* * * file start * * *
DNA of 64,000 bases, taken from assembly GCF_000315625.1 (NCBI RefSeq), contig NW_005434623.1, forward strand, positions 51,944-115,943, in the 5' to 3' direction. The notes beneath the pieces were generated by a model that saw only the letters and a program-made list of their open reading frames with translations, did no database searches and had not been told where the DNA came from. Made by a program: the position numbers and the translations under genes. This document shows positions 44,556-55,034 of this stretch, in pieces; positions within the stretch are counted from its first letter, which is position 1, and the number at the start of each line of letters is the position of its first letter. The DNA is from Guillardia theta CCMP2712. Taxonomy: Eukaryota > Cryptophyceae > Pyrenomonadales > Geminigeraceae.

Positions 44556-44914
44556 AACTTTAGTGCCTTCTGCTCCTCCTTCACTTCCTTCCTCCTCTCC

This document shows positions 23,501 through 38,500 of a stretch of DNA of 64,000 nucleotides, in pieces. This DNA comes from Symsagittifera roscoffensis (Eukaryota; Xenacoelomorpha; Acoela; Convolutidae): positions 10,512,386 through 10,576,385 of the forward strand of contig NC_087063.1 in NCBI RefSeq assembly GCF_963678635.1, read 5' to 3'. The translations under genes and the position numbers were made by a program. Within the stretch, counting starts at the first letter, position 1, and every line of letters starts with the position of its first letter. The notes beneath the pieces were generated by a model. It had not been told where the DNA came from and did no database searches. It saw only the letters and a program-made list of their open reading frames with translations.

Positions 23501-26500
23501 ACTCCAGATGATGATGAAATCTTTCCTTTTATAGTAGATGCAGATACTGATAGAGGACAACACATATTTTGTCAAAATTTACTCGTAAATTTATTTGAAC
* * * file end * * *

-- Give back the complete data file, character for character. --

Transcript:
DNA of 64,000 bases, taken from assembly GCF_000315625.1 (NCBI RefSeq), contig NW_005434623.1, forward strand, positions 51,944-115,943, in the 5' to 3' direction. The notes beneath the pieces were generated by a model that saw only the letters and a program-made list of their open reading frames with translations, did no database searches and had not been told where the DNA came from. Made by a program: the position numbers and the translations under genes. This document shows positions 44,556-55,034 of this stretch, in pieces; positions within the stretch are counted from its first letter, which is position 1, and the number at the start of each line of letters is the position of its first letter. The DNA is from Guillardia theta CCMP2712. Taxonomy: Eukaryota > Cryptophyceae > Pyrenomonadales > Geminigeraceae.

Positions 44556-44914
44556 AACTTTAGTGCCTTCTGCTCCTCCTTCACTTCCTTCCTCCTCTCC

This document shows positions 23,501 through 38,500 of a stretch of DNA of 64,000 nucleotides, in pieces. This DNA comes from Symsagittifera roscoffensis (Eukaryota; Xenacoelomorpha; Acoela; Convolutidae): positions 10,512,386 through 10,576,385 of the forward strand of contig NC_087063.1 in NCBI RefSeq assembly GCF_963678635.1, read 5' to 3'. The translations under genes and the position numbers were made by a program. Within the stretch, counting starts at the first letter, position 1, and every line of letters starts with the position of its first letter. The notes beneath the pieces were generated by a model. It had not been told where the DNA came from and did no database searches. It saw only the letters and a program-made list of their open reading frames with translations.

Positions 23501-26500
23501 ACTCCAGATGATGATGAAATCTTTCCTTTTATAGTAGATGCAGATACTGATAGAGGACAACACATATTTTGTCAAAATTTACTCGTAAATTTATTTGAAC